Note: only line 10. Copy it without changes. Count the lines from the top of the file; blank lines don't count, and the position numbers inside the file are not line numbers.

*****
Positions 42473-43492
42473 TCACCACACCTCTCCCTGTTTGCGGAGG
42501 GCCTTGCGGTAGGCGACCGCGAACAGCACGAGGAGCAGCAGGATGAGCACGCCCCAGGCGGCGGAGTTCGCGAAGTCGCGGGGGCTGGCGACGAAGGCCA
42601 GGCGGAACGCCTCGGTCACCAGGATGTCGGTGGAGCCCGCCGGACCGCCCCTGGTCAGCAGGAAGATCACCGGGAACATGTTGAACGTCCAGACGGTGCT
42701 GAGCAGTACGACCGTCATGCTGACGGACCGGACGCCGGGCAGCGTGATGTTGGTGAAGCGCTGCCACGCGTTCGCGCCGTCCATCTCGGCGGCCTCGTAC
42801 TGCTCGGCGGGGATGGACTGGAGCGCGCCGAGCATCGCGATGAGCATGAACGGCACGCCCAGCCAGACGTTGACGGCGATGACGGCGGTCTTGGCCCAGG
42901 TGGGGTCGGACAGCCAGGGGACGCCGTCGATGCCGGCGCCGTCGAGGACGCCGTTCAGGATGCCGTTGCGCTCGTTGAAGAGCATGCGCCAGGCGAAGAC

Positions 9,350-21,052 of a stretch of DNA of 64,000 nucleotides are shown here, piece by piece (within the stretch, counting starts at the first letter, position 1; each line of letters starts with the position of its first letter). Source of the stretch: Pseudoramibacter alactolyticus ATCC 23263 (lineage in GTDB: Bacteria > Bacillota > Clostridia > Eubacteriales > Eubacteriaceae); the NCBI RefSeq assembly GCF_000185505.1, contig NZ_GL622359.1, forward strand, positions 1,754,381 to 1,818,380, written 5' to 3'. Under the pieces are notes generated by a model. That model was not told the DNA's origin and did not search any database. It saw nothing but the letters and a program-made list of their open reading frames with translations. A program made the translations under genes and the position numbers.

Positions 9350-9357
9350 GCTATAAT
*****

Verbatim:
9350 GCTATAAT